When I was a student, many of my notes were written out by hand or fill-in-the-blank. My mind would wander a little when taking notes, and I would draw little circular doodle designs or cubes in the margins of my pages. Then I’d color them in different ways. This helped me focus. Now that I am the teacher, I look for ways to help make math notes more engaging and effective when learning or reviewing math concepts. One method that 4th graders love using when it comes to math notes is completing a math doodle wheel!

## What is a Math Doodle Wheel?

I created a math doodle wheel as a note-taking graphic organizer for my math classes to help my students learn, review, and prepare for assessments. Ultimately, I want them engaged in the lesson and learning. Being actively involved in taking notes is a great way to do this. And. . . what 4th grader doesn’t love doodling and adding color? It’s a win-win for sure!

Every page has a wheel or circle printed on it with the wheel divided into different sections. Through the lesson, students write down important vocabulary, the steps in the problem, and lots of practice examples. The best part? Students learn multiple ways to solve a problem. Not just one cookie-cutter way. This really helps them understand the concepts behind the math and not just some “trick.”

## Why Should My Students Take Math Notes Using a Math Doodle Wheel?

I teach my students that there is more than one way to think about math concepts. This is a lesson they can take with them through life in all areas, particularly math. Everyone’s minds work differently, so providing different ways allows students to find the one that works best with their thinking style. The Math Doodle Wheel is the perfect tool for documenting all the different strategies and methods they learn. Plus it gives them a reference tool they can use all year long.

Math Doodle Wheels create an effective note-taking experience by providing different ways for students to think through math concepts and skills. The Math Doodle Wheels are one page, so students can immediately see definitions, step-by-step examples, and visuals. They provide mastery examples of each of those ways in actions. As a result, students can refer back to these pages throughout the year.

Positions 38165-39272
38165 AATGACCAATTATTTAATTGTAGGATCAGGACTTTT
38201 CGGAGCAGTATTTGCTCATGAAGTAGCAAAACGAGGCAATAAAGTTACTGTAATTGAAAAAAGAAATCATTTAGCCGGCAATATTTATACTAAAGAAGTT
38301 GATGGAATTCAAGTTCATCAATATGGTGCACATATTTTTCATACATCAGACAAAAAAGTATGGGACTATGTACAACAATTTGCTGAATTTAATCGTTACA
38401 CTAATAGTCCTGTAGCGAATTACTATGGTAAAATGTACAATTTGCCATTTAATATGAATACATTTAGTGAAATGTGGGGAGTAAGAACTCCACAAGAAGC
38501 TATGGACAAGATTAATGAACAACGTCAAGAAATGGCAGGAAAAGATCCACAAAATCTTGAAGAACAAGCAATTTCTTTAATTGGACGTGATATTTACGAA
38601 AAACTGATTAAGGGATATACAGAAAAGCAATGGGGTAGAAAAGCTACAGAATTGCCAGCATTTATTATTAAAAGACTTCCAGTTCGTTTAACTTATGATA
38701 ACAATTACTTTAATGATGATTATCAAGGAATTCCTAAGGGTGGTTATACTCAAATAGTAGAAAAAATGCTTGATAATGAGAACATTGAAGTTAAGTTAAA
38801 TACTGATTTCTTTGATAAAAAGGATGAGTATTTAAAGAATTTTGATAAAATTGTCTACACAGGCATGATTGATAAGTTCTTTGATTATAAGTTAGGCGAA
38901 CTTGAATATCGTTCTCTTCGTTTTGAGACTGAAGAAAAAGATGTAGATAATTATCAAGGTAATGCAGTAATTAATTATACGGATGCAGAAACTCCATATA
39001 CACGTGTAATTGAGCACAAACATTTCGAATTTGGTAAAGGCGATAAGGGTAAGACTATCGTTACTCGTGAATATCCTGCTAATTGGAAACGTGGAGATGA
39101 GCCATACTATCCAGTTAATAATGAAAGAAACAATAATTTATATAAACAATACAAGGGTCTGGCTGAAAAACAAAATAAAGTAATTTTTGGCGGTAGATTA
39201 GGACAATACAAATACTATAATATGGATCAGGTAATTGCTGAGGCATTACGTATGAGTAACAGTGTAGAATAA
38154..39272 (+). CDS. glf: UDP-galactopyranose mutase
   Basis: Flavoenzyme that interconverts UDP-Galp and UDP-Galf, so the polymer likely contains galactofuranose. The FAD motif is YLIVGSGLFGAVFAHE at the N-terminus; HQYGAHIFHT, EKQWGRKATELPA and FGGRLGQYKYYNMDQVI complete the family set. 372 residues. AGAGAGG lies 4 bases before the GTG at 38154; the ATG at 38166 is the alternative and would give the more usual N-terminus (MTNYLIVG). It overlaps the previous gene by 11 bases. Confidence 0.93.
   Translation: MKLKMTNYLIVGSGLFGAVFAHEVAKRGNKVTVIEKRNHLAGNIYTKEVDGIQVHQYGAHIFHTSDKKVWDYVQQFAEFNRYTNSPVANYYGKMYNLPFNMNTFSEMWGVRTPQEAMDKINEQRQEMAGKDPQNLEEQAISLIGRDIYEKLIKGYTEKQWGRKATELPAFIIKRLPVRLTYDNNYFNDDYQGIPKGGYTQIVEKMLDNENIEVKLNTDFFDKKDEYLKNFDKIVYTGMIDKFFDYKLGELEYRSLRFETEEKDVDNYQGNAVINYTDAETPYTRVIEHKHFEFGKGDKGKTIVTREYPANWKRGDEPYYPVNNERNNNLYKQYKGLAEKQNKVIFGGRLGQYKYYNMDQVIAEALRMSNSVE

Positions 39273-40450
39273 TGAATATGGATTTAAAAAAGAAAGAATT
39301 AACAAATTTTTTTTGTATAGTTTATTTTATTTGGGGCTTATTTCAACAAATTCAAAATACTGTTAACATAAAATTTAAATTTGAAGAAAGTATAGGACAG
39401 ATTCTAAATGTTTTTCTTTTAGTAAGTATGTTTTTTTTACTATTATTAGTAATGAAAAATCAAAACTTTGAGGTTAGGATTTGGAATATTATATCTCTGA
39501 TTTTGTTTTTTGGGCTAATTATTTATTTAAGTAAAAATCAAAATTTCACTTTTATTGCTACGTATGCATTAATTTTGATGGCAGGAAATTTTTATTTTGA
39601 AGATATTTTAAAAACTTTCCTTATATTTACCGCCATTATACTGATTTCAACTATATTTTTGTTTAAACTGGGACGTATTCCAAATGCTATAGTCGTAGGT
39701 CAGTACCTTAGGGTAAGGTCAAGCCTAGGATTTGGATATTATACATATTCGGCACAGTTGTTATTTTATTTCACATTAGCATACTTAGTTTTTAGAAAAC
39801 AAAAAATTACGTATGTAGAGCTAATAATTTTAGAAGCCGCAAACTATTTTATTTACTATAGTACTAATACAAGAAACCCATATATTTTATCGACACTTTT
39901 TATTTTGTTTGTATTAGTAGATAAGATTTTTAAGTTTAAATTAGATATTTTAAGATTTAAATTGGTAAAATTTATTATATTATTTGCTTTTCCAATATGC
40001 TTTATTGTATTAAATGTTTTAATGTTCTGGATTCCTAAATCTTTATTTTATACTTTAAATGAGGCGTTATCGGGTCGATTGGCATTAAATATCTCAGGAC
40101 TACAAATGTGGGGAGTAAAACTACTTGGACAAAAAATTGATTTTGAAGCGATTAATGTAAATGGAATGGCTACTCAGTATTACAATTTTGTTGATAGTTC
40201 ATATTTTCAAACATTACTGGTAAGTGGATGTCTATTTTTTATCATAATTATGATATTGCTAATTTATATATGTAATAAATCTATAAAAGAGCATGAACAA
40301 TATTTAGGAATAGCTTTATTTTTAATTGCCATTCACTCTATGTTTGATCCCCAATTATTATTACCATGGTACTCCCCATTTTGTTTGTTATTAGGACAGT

If you would like to read more about my journey using math doodle wheels, make sure to read my post on Using Doodle Wheel Graphic Organizers For Math and ELA!

Let’s go ahead and walk through a math doodle wheel together to see how your students will benefit from taking math notes this way!

## How do my Students use a Math Doodle Wheel for Math Notes?

Each math doodle wheel will cover a different math concept or skill. For example, one math doodle wheel is about comparing decimals. “Compare Decimals” goes into the middle of the wheel, so it is big and eye-catching for when your students refer back to it later on. On this wheel there are four sections, but the number of sections depends on the concept being taught.

### Start with Vocabulary

As a class or small group, we will start with the first section directly above the title. In this case, we would review essential vocabulary (compare) and symbols we will be using (<, >, =). Under each of these signs, we will label what they mean and record an example of the signs being used correctly. Already, my students have in their math notes key definitions and how to use the math symbols.

The feature that helps these math notes stand out is that I have my students color code and draw doodles to help them retain the information. Color coding is an effective method of helping with recalling and organizing information! When I write the meaning of the math symbol, I will doodle the math symbol in the same color. This helps to build a visual and mental connection with the picture and information.